When selling income properties that have tenants in place, the buyer is to be provided with Estoppel Certificates. The Estoppel certificate gives the terms of the lease and provides a copy of the lease, if available, including the current rent, whether the rents are current, and the amount of the security deposit held by the landlord.  The Estoppel is completed by the landlord and then it is confirmed by the tenants. Although the landlord attempts to get all tenants to sign, it is not a condition of the sale.

In a recent sale, one of the tenants wouldn’t sign the Estoppel certificate. The information provided by the landlord was completed and so the sale closed. In most cases when a tenant refuses to cooperate, it’s a problem tenant who won’t sign the Estoppel. It’s a sure-fire way to get off on the wrong foot with the new owner/landlord.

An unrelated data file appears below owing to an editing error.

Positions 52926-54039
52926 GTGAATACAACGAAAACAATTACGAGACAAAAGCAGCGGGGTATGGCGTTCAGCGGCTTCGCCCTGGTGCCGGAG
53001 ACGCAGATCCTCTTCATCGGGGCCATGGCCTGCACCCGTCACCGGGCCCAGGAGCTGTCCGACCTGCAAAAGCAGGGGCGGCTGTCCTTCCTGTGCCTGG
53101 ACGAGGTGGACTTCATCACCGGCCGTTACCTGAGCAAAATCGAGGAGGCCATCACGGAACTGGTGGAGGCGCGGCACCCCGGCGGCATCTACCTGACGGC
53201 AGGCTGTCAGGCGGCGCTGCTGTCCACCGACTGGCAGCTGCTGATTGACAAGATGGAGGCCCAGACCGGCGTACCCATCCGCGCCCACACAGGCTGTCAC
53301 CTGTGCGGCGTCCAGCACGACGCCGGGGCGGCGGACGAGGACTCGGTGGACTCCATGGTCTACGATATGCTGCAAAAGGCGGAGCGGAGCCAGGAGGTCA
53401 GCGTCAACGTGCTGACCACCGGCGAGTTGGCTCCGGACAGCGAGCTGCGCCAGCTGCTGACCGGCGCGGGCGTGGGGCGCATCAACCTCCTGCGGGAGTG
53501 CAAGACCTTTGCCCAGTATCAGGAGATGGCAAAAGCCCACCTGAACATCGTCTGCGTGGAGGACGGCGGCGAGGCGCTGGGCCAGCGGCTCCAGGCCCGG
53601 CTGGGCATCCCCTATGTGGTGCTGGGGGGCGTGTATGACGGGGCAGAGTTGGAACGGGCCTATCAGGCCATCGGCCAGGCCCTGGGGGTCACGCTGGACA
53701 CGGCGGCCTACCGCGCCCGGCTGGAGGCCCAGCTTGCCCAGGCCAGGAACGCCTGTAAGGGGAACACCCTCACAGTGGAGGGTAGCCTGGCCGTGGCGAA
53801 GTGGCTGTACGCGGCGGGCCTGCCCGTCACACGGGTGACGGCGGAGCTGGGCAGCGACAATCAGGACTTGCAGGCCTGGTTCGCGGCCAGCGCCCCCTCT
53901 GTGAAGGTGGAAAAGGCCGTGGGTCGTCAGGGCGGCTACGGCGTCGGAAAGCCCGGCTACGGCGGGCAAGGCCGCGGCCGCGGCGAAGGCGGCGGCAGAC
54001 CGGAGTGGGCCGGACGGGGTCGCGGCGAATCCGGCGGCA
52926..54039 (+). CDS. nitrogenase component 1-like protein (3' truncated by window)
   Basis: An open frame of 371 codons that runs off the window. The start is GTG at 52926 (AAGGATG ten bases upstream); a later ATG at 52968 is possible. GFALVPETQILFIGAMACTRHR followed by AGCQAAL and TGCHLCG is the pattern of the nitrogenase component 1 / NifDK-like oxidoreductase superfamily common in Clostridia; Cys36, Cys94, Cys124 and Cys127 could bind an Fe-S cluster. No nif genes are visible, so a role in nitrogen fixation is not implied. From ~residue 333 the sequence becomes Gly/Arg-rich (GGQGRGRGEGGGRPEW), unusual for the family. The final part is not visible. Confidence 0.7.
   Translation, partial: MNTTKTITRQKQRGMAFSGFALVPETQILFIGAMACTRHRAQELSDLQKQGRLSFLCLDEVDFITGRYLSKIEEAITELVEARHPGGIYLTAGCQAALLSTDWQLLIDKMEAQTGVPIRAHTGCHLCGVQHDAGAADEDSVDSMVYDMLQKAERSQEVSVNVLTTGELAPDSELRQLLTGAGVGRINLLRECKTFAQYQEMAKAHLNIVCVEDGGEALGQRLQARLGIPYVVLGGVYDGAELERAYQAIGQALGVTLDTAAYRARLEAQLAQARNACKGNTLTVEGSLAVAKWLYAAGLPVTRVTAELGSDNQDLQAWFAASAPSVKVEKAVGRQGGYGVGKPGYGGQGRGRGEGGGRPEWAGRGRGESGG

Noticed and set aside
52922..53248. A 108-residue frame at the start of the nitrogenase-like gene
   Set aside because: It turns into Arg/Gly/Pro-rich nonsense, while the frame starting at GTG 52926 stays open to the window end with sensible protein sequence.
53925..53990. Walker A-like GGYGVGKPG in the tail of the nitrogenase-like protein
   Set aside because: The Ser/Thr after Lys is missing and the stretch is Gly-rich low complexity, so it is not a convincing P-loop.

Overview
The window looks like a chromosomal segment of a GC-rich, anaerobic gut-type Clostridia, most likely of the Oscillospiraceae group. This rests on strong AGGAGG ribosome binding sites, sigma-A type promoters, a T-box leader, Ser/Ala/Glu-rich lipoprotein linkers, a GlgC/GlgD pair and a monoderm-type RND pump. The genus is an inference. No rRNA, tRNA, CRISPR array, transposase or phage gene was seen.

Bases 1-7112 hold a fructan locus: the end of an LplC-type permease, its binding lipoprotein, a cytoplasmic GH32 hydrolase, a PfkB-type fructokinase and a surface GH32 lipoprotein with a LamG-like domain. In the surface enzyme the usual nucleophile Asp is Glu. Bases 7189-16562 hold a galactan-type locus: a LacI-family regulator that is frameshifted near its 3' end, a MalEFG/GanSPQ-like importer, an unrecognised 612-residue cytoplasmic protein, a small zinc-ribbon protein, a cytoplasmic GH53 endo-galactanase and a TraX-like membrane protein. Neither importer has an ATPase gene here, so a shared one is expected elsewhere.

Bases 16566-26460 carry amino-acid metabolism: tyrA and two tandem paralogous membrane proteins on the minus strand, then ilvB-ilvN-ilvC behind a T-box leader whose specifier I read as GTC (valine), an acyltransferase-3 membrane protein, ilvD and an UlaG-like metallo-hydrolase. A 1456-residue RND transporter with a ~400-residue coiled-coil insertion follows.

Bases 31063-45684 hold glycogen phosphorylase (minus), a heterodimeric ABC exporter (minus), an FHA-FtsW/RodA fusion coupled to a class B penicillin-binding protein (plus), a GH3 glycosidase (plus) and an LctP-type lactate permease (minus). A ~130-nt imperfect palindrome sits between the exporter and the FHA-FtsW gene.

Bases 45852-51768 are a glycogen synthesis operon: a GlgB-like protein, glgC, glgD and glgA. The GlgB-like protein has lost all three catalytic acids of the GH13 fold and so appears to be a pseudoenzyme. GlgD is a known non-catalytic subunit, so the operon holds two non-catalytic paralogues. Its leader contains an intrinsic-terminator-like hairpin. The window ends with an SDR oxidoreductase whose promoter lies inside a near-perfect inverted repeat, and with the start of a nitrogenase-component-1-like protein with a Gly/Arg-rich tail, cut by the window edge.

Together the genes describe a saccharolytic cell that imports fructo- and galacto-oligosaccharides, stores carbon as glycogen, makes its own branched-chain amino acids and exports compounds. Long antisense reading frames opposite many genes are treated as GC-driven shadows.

If income properties can be delivered vacant, they command a much higher price that if there are tenants. Unless of course the tenants are paying market rents. But that’s very rare, especially in the aftermath of COVID and the current environment of Rent Control.

There are a lot of nuances when selling income properties. Want to learn more? Just give me a call.